If you have not heard about the Don't Ask, Don't Tell policy, you're probably not from the United States of America. Basically, in the simplest form of definition, the policy restricts any military members from revealing their sexuality if they are LGBT, or they could be sacked.
Wikipedia's definition here.
It's become a huge issue after Lt Dan Choi was sacked after he came out of the closet, and refusing to shut up, he took it to the street.
I'm an activism geek so things like this makes me respect the person a hell lot more.
There has been a lot of progress and setback to the issue, and even Obama's involved.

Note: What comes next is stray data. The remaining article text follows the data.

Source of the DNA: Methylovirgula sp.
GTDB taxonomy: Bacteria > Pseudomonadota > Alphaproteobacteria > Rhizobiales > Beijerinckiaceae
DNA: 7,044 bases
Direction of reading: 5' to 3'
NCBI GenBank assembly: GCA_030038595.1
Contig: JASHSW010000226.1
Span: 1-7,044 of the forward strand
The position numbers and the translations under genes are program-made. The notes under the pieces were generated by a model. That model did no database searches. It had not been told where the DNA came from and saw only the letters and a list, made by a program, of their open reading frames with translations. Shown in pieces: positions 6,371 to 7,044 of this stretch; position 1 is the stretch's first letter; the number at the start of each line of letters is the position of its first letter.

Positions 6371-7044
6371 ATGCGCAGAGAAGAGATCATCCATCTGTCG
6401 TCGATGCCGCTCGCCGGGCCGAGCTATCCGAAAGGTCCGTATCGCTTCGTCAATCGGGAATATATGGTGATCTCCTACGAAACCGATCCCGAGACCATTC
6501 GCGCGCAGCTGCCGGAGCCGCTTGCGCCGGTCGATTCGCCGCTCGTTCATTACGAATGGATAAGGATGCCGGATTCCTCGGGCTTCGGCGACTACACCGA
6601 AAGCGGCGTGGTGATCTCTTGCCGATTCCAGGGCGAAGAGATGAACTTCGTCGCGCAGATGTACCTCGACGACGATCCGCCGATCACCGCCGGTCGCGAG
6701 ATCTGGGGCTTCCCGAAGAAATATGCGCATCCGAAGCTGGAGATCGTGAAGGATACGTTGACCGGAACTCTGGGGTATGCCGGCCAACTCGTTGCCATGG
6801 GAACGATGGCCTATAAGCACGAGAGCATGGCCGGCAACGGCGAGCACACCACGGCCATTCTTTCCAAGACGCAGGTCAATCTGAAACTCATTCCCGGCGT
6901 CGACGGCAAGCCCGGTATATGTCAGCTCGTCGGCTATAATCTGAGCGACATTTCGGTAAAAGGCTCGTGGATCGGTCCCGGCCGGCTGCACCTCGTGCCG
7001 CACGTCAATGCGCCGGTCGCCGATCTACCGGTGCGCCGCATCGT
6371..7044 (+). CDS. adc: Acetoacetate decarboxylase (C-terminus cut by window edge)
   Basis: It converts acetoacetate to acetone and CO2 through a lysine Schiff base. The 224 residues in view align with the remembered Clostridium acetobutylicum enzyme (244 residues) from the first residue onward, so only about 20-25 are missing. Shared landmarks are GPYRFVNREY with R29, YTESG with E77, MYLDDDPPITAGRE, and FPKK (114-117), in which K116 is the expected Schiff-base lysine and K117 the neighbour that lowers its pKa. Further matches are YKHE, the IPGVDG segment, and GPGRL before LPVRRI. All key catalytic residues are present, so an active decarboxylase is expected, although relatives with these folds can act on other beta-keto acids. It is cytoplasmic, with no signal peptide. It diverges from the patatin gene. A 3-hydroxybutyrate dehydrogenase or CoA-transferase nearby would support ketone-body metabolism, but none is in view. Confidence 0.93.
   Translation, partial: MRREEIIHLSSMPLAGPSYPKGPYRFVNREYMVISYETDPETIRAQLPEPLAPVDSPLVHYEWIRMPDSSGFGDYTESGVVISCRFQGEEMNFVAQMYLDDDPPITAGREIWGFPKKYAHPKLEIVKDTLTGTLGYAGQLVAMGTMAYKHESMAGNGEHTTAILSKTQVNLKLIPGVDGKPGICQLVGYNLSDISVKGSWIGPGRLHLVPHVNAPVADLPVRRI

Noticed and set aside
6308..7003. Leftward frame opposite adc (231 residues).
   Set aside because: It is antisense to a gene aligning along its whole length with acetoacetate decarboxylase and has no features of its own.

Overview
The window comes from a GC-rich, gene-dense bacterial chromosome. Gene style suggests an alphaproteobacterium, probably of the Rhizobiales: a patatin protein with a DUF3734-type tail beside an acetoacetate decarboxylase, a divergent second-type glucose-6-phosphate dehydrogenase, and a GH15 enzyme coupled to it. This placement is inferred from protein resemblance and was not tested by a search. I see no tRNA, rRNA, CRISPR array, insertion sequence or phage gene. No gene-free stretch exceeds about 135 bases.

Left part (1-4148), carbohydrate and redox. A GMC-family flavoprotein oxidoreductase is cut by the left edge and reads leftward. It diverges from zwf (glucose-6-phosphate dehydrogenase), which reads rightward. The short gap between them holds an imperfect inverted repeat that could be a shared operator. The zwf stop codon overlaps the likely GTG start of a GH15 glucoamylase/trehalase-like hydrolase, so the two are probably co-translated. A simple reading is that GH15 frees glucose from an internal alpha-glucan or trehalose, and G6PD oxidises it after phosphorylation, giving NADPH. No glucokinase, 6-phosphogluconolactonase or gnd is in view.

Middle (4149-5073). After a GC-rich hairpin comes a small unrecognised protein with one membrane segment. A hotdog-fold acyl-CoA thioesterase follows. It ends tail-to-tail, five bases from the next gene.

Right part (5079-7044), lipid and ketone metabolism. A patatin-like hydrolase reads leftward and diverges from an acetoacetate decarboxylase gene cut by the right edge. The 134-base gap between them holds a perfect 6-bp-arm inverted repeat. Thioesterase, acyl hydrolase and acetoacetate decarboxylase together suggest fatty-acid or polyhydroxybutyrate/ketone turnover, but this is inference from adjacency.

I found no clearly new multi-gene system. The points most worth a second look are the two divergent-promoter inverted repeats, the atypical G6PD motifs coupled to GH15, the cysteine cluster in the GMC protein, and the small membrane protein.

Being in Australia, I usually don't give two hoots about the issue because there isn't too much I could do about it other than to support the effort wherever I can. It wasn't something that I found relevant or too close to me either.
While in Chicago for a global summit, I was surrounded by hundreds of inspiring young people from Peru to Uganda trying to change the world with their own projects. In my small group is a young lady who, although seemed shy, can be outspoken when its issues she's passionate about such as child and sex trafficking and LGBT.
In one of the workshops, our small group was challenged to share some stories, and after a few of them have shared theirs, this lady timidly put up her hand. She told her story. Her story of shame, struggle and misunderstandings. She is a victim of the DADT policy. It wasn't until at that moment that I felt compelled to understand the issue more and actually feel disgusted by it.
To read her story, click here.
I had a very inspiring chat with her over coffee and even met her wife. It's beyond my comprehension how can this happen.